My last two blog posts have been about the evolution from the Information Economy to the Insight Economy. Unlike the past where marketers used data to improve their business and enhance their marketing, this new Insight Economy is being powered by a deep understanding of your customers and their impact and influence on your business. It requires an integration of attitudinal and behavioral data to provide a holistic view. And, it has the ability to generate insights to help transform your business.
Over the weekend, I discovered an eBook from Deloitte titled, “The Insight Economy. Big Data Matters – Except When It Doesn’t”. If you haven’t read it, I highly recommend that you download it and give it a bit of your time. The content in this, as described by its authors, is to help business leaders sift through the swirl of competing perspectives, when they contemplate their big data investments. It is good information, but, in my opinion, misses the opportunity to define the larger space available for true transformative insights.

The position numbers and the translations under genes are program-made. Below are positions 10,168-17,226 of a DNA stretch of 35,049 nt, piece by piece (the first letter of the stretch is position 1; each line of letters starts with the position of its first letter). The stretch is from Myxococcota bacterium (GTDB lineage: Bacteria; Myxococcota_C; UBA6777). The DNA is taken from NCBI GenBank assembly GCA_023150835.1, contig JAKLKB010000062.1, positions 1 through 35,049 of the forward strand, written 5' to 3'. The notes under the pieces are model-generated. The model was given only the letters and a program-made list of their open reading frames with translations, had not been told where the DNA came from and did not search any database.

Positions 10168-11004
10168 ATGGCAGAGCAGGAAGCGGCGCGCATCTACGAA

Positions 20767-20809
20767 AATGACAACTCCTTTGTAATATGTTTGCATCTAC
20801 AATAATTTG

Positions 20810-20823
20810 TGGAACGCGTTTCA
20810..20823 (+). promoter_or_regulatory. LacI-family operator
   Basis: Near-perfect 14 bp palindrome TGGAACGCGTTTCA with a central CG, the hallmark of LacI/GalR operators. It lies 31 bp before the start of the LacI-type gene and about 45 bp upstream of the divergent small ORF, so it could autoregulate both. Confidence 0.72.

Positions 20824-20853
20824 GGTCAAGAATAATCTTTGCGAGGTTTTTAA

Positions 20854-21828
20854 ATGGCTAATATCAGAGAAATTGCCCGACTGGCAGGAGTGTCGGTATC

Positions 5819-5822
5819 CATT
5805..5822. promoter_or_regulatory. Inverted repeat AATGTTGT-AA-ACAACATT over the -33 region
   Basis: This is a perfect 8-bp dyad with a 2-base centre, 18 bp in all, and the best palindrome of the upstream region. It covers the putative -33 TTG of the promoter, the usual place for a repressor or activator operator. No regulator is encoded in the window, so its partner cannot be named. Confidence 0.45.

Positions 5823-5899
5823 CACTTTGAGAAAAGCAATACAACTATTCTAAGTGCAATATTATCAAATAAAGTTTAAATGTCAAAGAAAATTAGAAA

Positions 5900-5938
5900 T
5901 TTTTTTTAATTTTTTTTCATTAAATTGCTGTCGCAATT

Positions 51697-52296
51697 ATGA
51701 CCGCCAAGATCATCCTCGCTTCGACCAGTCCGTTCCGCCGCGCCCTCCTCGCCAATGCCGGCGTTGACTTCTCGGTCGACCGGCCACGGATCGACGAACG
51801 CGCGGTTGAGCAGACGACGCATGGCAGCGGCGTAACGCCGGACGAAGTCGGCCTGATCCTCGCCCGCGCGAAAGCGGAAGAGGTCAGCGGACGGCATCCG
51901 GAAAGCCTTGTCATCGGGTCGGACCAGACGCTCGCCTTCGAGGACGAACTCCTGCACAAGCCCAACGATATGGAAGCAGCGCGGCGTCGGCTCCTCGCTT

To get to big, profound and powerful insights in today’s homogenized and commoditized environment, you need to integrate your customer beliefs (acquired through primary research) with transactional and behavioral data, and an analysis of your big data. This is because, in this new economy, you should have a deep understanding; 1) of your customers beliefs and behaviors, 2) into the areas where their beliefs align with their behaviors and where they don’t – and reasons why, 3) an idea of what it would take for your brand to resolve this dissonance. This is the big, powerful, penetrating insight that will allow you to; 4) create compelling product/service solutions (not just marketing campaigns) to improve the odds of delivering profitable growth.
As I mentioned in my last blog, Macy’s, just by adding reliable Wi-Fi in their stores can begin their evolution. Or, if McDonald’s simplified the caloric counts with color codes to show healthy choices simply – consider healthy, healthier and healthiest menu items. Or, if Comcast could follow T-Mobile’s lead by simplifying their pricing model and making their new customer promotions available to their existing customers.
It is not complicated to make a difference. Don’t get me wrong, you need all the data, but you need to infuse it with empathy, creativity and most importantly, humanity. Solve real problems in a real way and you might have a winner. I plan to continue writing about this changing economy and encourage your involvement and perspectives. Please connect and share.